DP+HS Architects

Jakarta, Indonesia

This house is located in a residential area in Jakarta, Indonesia. It occupies a 337,5 sqm plot of land. In contrast to the houses surrounding this project, which mostly adapted to Mediterranean style, this house is an attempt by Don Pieto & Henny Suwardi of DP+HS Architects to represent the younger generation’s taste which more keen into the natural and tropical modern atmosphere.

The brief was quite simple: a house for a young couple with a master bedroom and other bedrooms for children in the future and for visiting parents/in-laws. The client didn’t relish the idea of ‘closed space’, and they were clearly wanted a space where inside and outside blended together, a kind of livable open spaces.

The basic idea was to create a space where they can celebrate living in natural ambience, but still be able to enjoy ample contemporary amenities.

Jakarta   |   33 Photos

Proyek Obaja Tour & Travel Office terletak di kawasan yang sangat padat dengan tapak bangunan yang menghadap arah utara dan barat sehingga intensitas cahaya matahari cukup tinggi. Secara fungsi, bangunan ini akan mewadahi aktivitas perusahaan yang bergerak di bidang Travel.

Pendekatan rancangan desain digarisbawahi pada 4 aspek, yaitu kondisi tapak dan lingkungan, program ruang yang cukup padat, branding/image perusahaan dalam kaitannya dengan kegiatan perusahaan, dan bujet pembangunan.

Jakarta, Indonesia   |   7 Photos

Located in a residential area in West Jakarta, Indonesia, this house occupies a 300 sqm plot of land.  Inhabited by a small young family with 2 kids, it was made with careful attention to owner’s family activities during the course of the day. Don Pieto and Henny Suwardi of DP+HS Architects emphasize interlocking space to connect different activities between spaces.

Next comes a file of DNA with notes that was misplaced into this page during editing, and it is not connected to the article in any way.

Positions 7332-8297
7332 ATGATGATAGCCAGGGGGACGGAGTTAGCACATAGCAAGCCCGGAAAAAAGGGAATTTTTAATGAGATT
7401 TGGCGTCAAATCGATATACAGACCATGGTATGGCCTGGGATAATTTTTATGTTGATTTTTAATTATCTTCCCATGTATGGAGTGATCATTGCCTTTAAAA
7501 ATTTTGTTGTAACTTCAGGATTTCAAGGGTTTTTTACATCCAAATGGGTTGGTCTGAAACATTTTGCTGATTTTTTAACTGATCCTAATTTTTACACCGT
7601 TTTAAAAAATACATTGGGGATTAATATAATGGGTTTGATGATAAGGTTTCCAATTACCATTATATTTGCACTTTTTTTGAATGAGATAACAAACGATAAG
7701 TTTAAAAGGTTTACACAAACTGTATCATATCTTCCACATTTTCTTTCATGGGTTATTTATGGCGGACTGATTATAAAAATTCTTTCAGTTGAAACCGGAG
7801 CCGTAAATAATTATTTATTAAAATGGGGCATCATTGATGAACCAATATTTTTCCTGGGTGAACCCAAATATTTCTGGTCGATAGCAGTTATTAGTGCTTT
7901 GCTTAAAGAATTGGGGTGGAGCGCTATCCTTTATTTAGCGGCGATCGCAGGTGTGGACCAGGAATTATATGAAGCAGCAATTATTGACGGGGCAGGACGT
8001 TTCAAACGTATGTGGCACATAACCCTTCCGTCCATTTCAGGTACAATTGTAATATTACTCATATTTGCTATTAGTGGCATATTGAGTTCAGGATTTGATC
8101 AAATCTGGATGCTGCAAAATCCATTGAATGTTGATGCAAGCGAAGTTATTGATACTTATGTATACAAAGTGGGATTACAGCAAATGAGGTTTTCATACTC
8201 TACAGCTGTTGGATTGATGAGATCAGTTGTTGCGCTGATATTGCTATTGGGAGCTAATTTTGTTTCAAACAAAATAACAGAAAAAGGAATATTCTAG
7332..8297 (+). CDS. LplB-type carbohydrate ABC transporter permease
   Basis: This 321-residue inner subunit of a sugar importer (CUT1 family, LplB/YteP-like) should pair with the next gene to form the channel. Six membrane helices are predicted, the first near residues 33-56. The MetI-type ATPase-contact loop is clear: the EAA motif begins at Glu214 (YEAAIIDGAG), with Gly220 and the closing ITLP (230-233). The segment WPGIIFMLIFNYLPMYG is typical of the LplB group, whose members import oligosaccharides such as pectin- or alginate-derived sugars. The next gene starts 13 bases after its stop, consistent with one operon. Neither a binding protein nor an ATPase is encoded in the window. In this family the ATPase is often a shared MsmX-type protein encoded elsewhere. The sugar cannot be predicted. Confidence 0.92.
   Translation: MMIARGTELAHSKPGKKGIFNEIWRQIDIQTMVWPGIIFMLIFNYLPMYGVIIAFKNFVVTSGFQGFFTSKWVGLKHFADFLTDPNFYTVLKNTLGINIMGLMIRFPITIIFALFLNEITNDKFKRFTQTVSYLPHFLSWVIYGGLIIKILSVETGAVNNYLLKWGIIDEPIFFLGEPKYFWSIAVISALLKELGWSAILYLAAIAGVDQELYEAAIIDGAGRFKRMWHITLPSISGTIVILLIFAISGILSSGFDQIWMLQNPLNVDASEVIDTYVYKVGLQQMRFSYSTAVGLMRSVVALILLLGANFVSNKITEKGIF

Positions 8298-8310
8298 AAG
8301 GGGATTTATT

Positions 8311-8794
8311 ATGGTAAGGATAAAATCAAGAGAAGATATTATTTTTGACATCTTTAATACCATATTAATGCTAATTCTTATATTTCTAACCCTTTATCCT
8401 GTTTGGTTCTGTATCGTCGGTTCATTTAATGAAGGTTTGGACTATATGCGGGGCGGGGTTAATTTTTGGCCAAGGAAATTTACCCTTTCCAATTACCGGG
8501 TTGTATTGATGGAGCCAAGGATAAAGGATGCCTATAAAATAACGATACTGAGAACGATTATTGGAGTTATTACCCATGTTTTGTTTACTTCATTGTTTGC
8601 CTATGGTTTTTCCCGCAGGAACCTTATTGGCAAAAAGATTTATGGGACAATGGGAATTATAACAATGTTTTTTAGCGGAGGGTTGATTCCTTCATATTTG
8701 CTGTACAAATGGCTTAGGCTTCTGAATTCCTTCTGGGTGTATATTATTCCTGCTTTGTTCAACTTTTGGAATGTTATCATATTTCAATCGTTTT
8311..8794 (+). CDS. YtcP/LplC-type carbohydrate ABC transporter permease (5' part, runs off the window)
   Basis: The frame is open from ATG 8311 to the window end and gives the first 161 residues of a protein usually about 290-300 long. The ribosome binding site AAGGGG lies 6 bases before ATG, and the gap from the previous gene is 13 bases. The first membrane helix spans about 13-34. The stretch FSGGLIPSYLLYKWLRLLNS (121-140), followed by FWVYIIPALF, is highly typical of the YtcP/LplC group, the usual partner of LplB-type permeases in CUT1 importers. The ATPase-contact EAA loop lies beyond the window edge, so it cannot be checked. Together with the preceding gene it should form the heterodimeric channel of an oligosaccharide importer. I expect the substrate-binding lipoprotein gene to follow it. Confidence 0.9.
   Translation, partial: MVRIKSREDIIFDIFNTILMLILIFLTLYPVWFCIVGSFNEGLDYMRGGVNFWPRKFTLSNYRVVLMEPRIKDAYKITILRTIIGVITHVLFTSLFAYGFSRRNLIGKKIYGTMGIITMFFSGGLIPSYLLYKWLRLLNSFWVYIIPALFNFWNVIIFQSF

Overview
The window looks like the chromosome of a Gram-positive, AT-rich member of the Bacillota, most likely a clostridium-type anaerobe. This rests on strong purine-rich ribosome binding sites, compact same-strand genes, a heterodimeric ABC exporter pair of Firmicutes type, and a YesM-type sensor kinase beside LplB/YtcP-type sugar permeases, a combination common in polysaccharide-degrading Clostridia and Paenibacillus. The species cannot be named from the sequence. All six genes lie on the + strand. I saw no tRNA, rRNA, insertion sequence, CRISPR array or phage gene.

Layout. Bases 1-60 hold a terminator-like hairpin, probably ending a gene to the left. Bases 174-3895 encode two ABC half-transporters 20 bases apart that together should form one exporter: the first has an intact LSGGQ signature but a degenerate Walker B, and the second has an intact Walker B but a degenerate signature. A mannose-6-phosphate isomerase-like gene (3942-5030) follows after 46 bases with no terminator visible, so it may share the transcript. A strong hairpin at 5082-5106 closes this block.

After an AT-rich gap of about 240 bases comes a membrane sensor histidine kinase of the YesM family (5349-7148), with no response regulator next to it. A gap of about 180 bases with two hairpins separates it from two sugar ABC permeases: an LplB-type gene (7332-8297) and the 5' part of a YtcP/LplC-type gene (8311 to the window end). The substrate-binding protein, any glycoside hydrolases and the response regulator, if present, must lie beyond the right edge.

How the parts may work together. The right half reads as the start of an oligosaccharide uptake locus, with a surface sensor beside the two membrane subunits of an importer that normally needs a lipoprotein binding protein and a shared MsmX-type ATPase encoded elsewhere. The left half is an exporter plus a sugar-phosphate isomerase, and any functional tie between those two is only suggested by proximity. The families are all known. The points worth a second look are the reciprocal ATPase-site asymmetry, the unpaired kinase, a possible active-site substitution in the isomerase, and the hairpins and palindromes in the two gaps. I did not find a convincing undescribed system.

This young family had used to spend most of their time together in a relatively small house where every room and every activity are linked together. When they decided to build their new home on a much larger plot of land, the design goal is to maintain the bond that has been naturally formed over the years, and translate it into space which connects each other -- the interlocking space.

The basic idea is to create an unobstructed space consists of living room, dining room. and pantry, that goes all the way to the backyard. The 'floating box' above the dining room serves as an activity room with a large opening to maintain the relation between vertical space. The master bedroom is located on the other side, and also facing directly to the living room void, so the parents could watch the kids when they play in the living room and in the activity room as well.

The living room at the center serve as a connector which connects different vertical and horizontal spaces and activities. Big and tall glass partition facing the main road was used to illuminate the entire room. Air outlets are placed below the glass roof upside the stair area, its purpose is to draw the hot air out of the building and trigger the cross-ventilation system.

Different type of finishing material is applied to define different rooms and different activities. The living room used a white painted exposed brick on the wall to give light texture and casual look for gathering activity, while also helps illuminate the whole space. The ‘floating box’ which serve as an activity room, used tiles on the wall, which arranged in a certain pattern to emphasize the whole floating box and the activity inside. Meanwhile, the master bedroom used a natural stone with darker color to put an accent in this relatively huge and light house.